Andrea Y. Adomako is currently a PhD student in the Department of African American Studies and a Mellon Cluster Fellow in Gender and Sexuality at Northwestern University.

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Adomako holds a M.A. from the American Studies program at Purdue University and a B.A. from the Department of Africana Studies and Human Rights at Barnard College, Columbia University. Her interdisciplinary scholarship spans the fields of Black girlhood studies, Black Feminism, children’s literature, and Black political thought.

Her work focuses on narratives of Black girlhood in 19th and 20th century Black children’s and young adult literature in the United States and West Africa. She examines how Black children’s literature, both by and about Black girls, is an ideological tool used to communicate Black girls’ ideas about violence and intimacy. Given Black girlhood’s proximity to death, despite it being overlooked or erased in the popular cultural landscape Adomako ask show literature by and about their experiences produces the life-affirming knowledge of Black friendship, alongside these harrowing dynamics. Working within a Black feminist epistemological framework, Adomako centers Black girls represented in the genre of children’s and young adult literature and how they engage in resistant critical intimate relationships to create moments of Black girlhood friendships that exist and are maintained in spite of, although constantly aware of, Black death. She interrogates how these seemingly minor connections form structuring girlhood relationships, which provide an opening to understand Black pain, death, and violation for Black girls that would otherwise be invisible. Through her scholarship, teaching and community engagement, Adomako hopes to encourage future scholars to critically engage with the category of childhood as a site of influence.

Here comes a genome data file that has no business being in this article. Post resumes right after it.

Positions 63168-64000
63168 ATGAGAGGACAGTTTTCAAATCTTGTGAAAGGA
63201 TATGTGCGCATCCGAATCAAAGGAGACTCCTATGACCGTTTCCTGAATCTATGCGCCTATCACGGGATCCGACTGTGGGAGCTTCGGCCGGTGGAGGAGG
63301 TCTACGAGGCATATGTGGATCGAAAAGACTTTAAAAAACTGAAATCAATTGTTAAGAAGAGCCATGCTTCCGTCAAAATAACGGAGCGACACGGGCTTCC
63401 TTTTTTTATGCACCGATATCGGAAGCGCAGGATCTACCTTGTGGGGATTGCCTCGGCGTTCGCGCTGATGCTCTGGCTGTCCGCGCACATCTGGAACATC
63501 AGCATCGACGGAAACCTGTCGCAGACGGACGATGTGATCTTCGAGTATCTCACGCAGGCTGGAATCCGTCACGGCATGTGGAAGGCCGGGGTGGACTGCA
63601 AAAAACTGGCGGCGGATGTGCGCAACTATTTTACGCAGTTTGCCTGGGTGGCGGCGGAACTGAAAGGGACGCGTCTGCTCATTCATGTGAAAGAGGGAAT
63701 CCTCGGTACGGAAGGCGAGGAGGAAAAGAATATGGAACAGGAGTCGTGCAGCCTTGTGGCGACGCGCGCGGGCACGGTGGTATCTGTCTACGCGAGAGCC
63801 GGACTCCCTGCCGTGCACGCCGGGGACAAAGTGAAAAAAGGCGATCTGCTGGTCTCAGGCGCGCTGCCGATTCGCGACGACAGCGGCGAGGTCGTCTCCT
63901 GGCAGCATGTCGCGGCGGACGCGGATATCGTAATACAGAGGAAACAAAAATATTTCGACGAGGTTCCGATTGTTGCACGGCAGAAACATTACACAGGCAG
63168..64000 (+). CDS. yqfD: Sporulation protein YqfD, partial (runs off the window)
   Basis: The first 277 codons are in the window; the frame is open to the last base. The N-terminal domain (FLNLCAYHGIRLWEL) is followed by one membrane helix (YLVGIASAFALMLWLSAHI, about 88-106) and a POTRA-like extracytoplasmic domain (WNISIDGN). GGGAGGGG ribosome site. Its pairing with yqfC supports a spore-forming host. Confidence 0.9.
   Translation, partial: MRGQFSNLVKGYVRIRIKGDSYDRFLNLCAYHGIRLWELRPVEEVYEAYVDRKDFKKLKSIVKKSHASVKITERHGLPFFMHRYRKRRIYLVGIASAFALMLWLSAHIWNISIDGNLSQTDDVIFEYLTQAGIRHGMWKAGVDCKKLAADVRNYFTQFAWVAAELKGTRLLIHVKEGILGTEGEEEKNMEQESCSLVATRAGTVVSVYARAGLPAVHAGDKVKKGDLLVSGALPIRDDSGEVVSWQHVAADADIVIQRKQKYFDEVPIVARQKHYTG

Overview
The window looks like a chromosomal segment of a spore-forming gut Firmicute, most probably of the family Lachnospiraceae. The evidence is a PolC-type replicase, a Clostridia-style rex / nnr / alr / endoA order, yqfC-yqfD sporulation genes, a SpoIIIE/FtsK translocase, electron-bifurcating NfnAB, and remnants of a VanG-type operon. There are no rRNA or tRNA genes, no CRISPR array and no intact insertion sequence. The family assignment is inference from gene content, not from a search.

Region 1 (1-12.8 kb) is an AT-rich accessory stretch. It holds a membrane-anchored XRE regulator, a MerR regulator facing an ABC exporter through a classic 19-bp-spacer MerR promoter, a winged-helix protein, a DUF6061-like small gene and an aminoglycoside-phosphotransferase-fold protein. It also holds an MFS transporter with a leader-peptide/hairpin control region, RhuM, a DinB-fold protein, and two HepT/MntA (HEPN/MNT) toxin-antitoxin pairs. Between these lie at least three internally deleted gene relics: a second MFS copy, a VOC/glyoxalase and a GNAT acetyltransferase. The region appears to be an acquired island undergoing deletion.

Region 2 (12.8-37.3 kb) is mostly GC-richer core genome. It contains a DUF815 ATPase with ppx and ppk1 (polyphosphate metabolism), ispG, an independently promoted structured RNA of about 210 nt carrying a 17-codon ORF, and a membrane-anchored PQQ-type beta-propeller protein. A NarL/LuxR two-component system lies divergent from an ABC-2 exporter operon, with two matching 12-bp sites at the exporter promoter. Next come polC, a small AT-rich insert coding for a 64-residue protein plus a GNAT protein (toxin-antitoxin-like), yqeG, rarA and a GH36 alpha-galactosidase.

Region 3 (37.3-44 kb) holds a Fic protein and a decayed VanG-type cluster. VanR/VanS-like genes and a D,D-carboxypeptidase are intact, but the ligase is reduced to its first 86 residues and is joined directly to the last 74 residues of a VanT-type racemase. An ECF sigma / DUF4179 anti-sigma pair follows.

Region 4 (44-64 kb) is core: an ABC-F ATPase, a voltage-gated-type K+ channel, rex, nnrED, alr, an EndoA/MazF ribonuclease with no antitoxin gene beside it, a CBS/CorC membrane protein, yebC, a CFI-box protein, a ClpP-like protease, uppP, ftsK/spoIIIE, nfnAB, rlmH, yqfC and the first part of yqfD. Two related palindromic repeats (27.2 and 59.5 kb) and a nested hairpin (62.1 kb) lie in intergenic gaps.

Adomako’s work continues to be supported by the Alumnae Association of Barnard College, the Social Science Research Council, the Mellon Mays Fellowship program, and the Graduate School at Northwestern University.